By Sister Janet McCann, ASC

A few years back, I was teaching a 6th-grade religion class at an inner-city Catholic school with students from a variety of faith traditions. The topic was the liturgical year, and in particular, the colors associated with each season of the liturgical calendar.

During our discussion, Franklin, one of the students said, “Sister Janet, since this is a Catholic school, I think our uniforms should reflect the liturgical seasons.”As he pointed to his green shirt, he continued, “Right now, we are in Advent, but we are wearing Ordinary Time.”

You may have already guessed that Franklin’s focus was really on expanding the uniform options, but I did admire his ability to understand the nuances of the colors and seasons of the Church calendar.

Ordinary Time in the Roman Rite of the Catholic Church refers to two periods of time which together make up the majority of the liturgical year. One begins the day after the Feast of the Baptism of the Lord and ends the day before Ash Wednesday. The other begins the Monday after Pentecost and ends the day before the First Sunday of Advent. The weeks in Ordinary Time are numbered, and the word, “ordinary,” comes from the Latin word, ordo, which refers to ordered time.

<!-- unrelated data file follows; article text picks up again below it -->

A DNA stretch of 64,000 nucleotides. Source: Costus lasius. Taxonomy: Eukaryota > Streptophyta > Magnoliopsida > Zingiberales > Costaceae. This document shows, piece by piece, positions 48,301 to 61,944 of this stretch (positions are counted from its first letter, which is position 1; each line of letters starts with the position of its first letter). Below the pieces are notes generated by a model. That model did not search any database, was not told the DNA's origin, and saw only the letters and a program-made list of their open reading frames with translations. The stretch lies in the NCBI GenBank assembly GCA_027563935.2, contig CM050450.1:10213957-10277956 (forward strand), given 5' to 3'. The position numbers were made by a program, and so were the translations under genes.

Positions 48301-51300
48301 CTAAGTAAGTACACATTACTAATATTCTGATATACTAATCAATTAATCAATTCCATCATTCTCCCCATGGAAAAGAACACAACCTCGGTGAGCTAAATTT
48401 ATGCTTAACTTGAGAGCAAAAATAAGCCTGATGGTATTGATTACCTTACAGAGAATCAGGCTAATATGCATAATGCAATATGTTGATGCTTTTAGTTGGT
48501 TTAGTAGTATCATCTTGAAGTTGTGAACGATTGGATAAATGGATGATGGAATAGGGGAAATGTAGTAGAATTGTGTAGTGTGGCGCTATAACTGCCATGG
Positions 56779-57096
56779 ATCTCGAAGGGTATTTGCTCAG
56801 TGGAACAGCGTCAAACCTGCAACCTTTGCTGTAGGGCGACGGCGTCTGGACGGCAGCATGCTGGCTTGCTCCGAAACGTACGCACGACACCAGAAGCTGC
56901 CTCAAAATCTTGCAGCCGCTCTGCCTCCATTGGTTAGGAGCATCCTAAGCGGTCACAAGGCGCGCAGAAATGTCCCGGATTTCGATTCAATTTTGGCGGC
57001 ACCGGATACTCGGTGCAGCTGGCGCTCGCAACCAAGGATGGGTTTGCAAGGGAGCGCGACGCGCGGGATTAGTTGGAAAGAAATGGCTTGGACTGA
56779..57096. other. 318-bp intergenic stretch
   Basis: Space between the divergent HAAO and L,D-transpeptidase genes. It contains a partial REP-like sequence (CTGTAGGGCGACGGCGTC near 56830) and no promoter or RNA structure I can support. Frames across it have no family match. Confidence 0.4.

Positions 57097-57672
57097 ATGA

While our connotation of the word, “ordinary,” is that which is commonplace and routine, the Sundays and weekdays of Ordinary Time call us to live our lives in imitation of Jesus.

This call draws us into being transformed by the challenges of the Gospels, and extends an invitation to collaborate in the building up of God’s Reign.

St. Maria DeMattias, who founded the Adorers of the Blood of Christ, referred to this as “bringing about that beautiful order of things.”

There isn’t anything ordinary about that.